BISMARCK, N.D. (KXNET) — Earl Aune grew up on a farm near Wilton North Dakota.

“It’s been an experience growing up on a farm, but still like it,” said Earl Aune.

However, when Aune was younger, he had a taste for adventure. He wanted to get out of the small town of Wilton and travel.

“I wanted to get away from here. When you’re young and stupid you have dumb ideas. There’s a gal I met a couple of minutes ago that said she came up from Mississippi,” said Aune.

His parents pushed him to get an education, but Aune says he was stubborn.

“I guess I was a little snot when I was a kid. My folks wanted me to go to school. Well, I argued about it,” said Aune.

So, with his parents blessing at age 17, he entered into the Marine Corps in 1964. His first stop was basic training which was in San Diego, California.

“After San Diego, I went to Camp Pendleton for combat training,” said Aune. “And then from there, I was sent to Memphis Tennessee. It was a naval air station. And we were trained there for the job we were going to do. “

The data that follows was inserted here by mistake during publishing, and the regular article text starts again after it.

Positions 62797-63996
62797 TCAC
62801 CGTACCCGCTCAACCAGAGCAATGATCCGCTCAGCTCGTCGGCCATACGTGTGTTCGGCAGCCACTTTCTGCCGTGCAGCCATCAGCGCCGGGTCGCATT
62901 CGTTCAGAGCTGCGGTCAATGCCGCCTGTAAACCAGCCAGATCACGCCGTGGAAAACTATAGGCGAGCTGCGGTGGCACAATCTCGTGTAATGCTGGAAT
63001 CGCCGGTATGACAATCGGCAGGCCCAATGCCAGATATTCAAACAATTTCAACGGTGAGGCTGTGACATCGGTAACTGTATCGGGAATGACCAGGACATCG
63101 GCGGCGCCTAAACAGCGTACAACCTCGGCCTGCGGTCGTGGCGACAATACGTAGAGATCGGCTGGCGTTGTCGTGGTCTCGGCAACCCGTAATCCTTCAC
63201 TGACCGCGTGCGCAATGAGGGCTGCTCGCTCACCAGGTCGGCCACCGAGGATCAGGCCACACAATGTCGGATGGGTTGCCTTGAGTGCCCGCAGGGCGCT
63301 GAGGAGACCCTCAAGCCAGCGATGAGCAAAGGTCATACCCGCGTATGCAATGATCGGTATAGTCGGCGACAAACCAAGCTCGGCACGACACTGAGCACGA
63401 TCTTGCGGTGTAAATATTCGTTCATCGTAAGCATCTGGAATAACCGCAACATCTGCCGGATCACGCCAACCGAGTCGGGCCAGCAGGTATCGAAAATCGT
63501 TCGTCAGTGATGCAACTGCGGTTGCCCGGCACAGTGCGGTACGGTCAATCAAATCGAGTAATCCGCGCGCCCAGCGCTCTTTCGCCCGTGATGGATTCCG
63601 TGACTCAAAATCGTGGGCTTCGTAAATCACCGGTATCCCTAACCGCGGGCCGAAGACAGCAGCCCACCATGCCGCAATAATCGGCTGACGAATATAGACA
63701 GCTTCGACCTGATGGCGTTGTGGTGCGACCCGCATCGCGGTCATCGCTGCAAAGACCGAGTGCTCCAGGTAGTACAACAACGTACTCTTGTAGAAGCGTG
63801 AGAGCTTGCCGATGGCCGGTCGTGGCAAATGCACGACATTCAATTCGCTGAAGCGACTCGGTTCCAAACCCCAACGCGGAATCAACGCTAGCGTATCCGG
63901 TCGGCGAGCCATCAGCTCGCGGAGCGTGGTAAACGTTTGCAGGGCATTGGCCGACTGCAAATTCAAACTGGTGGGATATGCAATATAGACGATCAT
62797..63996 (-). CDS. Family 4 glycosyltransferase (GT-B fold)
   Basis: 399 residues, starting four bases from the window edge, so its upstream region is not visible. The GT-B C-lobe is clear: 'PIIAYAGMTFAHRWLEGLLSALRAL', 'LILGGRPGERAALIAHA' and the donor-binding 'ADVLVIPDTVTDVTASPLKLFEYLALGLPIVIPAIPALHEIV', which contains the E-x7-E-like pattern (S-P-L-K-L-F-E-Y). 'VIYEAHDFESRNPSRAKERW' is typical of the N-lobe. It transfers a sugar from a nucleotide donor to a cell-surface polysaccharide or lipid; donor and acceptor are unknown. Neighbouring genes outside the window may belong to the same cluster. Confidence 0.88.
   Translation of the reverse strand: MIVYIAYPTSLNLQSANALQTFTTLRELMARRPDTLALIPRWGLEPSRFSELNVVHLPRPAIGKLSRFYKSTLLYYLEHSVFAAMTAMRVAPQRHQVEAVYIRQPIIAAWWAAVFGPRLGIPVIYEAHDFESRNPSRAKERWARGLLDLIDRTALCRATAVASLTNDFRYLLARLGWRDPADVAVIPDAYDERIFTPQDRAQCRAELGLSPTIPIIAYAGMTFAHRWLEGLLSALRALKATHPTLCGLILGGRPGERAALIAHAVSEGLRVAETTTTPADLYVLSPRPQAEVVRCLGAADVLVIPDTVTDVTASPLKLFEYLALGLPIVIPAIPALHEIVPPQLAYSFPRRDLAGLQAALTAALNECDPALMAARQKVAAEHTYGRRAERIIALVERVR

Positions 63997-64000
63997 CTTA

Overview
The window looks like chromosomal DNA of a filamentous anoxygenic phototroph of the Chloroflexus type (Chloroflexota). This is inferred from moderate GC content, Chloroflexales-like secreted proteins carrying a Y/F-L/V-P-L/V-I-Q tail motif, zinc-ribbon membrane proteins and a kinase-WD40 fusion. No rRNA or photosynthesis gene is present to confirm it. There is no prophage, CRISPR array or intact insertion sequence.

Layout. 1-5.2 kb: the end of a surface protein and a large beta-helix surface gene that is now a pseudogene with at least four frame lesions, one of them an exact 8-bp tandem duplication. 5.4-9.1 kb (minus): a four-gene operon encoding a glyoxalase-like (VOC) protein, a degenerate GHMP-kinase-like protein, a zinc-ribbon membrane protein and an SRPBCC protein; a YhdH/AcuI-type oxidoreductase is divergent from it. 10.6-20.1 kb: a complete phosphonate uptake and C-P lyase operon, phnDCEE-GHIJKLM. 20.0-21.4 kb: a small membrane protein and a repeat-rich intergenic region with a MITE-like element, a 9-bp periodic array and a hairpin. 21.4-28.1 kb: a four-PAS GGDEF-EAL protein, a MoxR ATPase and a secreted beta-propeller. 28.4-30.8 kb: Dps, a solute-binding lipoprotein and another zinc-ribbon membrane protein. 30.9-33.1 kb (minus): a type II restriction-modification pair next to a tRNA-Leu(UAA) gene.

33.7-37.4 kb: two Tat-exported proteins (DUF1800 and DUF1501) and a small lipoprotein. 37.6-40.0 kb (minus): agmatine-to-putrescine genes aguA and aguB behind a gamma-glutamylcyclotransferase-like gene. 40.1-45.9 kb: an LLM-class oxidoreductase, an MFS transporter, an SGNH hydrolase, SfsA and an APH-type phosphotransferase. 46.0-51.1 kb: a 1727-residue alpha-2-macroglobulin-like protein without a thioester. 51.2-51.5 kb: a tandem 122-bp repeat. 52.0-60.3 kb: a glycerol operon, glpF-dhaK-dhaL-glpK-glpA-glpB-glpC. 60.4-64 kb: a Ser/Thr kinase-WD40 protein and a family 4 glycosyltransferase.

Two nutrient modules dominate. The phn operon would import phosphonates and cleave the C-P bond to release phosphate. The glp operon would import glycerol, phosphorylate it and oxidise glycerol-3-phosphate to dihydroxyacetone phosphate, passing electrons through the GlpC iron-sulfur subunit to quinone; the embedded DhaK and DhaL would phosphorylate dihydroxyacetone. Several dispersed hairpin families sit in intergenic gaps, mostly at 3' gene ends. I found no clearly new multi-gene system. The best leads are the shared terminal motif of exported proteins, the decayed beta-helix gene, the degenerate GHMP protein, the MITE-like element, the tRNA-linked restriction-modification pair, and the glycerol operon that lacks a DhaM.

He was then sent to South Carolina to work on jet aircraft.

“F4 fighter jets, that’s what I worked on,” said Aune. “They are an awesome plane. I always wanted to ride in the back of one of them but they wouldn’t let me.”

Not long after that, the Marines started looking for volunteers to go to Vietnam. In 1966 he traveled with many others to Vietnam.

“We flew under the clouds and it was just like night and day,” said Aune. “We came from nice beautiful sunshine to stormy clouds, it was raining. “

According to Aune, it rained a lot. So much so that he had to work with wet clothes.

“We had so many changes of clothes,” said Aune. “They were all work clothes but you had changes of them. And they were wet. So, you would take the driest pair of clothes to put on. “

Aune says being in the military causes you to become close with your comrades. However, getting attached comes with its challenges.

“You’re always afraid if you go into combat with them, one of you isn’t coming back. And you have a hard time with that,” said Aune.

After a total of four years of being in the Marines Aune was able to come back home to North Dakota. Just in time for the holidays.

“It was Christmas 1967, my mother came out, came running out of the house. It amazed her that it was me,” said Aune.

Aune says he is proud to have served in the Marine Corps. As the saying goes, once a Marine always a Marine.